To the Editor:
There is much to be said about the Steamship Authority situation. This letter can only touch on a few issues.
On Tuesday, about 50 people attended the SSA meeting in Woods Hole, partly to address issues raised by a petition asking for a rate rollback, signed by almost 3,000 people, most of whom are from the Vineyard, with substantial numbers from Nantucket.
The authority continues to resist this action. At the meeting, the SSA said that sources tell them that oil prices will be back up to $75 a barrel in a year, and that they do not want to roll back rates for what may be a very temporary drop in oil prices.
Predicting the future is an iffy game, but the predictions of others familiar with the oil market contradict the SSA argument for a near-future return to high oil prices. J.P. Morgan sees significant oil market weakness, and expects oil to go below $40, with only a gradual return to $90, and that not until 2019. From Wednesday’s news we have: “Reuters — Oil fell as much as 5 percent on Tuesday after the International Monetary Fund cut its 2015 global economic forecast and key producer Iran hinted prices could drop to $25 a barrel without supportive OPEC action.”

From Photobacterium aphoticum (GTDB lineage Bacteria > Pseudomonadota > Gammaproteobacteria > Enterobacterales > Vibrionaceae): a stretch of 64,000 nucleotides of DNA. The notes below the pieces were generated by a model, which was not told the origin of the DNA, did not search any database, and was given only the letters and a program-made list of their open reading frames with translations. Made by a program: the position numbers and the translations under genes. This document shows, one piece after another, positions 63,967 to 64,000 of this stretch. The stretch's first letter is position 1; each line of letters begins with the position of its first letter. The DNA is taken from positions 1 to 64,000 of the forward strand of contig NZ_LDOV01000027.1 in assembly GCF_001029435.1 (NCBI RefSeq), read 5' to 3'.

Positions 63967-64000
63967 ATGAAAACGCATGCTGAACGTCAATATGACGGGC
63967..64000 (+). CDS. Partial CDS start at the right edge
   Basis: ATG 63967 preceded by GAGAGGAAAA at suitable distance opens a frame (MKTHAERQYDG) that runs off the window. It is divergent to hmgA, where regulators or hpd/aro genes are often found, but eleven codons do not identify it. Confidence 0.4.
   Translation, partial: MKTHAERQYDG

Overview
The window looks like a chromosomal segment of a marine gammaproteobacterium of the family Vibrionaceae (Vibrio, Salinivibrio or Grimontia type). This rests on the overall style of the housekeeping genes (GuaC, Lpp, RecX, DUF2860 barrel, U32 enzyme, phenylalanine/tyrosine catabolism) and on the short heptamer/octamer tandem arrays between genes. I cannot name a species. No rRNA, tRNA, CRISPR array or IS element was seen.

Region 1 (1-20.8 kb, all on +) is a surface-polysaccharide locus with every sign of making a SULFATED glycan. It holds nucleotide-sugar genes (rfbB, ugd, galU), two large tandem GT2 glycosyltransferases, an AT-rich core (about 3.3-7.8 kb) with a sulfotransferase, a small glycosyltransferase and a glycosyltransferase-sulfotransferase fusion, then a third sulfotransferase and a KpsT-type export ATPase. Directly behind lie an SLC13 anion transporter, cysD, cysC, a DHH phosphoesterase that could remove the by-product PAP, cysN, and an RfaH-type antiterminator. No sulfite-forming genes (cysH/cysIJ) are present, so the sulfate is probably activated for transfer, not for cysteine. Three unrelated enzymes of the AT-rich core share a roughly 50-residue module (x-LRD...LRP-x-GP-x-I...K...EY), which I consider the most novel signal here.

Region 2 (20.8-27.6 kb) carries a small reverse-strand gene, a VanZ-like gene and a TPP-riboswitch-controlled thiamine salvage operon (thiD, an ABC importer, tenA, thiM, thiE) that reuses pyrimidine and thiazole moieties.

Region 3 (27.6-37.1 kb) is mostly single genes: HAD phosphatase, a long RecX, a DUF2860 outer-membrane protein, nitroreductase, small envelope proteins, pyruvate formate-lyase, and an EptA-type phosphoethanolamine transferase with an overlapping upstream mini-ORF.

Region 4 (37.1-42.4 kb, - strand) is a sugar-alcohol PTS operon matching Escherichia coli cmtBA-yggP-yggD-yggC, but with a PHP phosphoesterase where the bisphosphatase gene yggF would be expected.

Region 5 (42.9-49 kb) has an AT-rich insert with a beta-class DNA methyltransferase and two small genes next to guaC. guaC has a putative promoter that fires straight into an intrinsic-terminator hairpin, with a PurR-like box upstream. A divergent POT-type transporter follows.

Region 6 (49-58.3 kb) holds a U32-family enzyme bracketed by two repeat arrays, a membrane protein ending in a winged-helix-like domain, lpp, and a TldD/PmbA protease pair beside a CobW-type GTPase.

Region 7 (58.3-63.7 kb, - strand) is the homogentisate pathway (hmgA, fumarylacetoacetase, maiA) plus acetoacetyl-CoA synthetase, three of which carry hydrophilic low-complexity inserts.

The message from the SSA is that they’d really prefer to keep the fare-increase money. They can find plenty of ways to spend it. In their favor, some of those ways are probably necessary. But one of the main arguments for that increase has vaporized. Many Islanders are financially stressed already.
But in some ways the fare issue is just a sideshow, or even a red herring. The SSA’s terminal-rebuilding project in Woods Hole has a projected cost of about $62 million. That does not include $6 million for a new administrative office building. There are still no estimates for the cost of moving the maintenance department out of Woods Hole to a more distant location. That cost will also be in the millions of dollars.
Right now the Town of Falmouth has no SSA representative, and is voiceless. That town deserves to be heard. The SSA should have the courtesy to wait for Falmouth to give them a representative.
Meanwhile, on Martha’s Vineyard, the SSA has not bothered to give us a public presentation or even a defense of this expensive plan. None of the county commissioners I’ve spoken to have even seen the plans for this project, except for possibly a quick glimpse of the modest amount of information that’s been published in Island newspapers.
While it’s late in the process, there is still ample time for the SSA to put a halt to these plans, and to come up with better alternatives that are adequate, simple, and less expensive. They must then be willing to show all us us that what they propose is indeed a good and necessary thing. Until then they should not go further.
The ocean is not rising so fast that these expensive projects must be put on such a fast track.
There is more to say, but enough for now.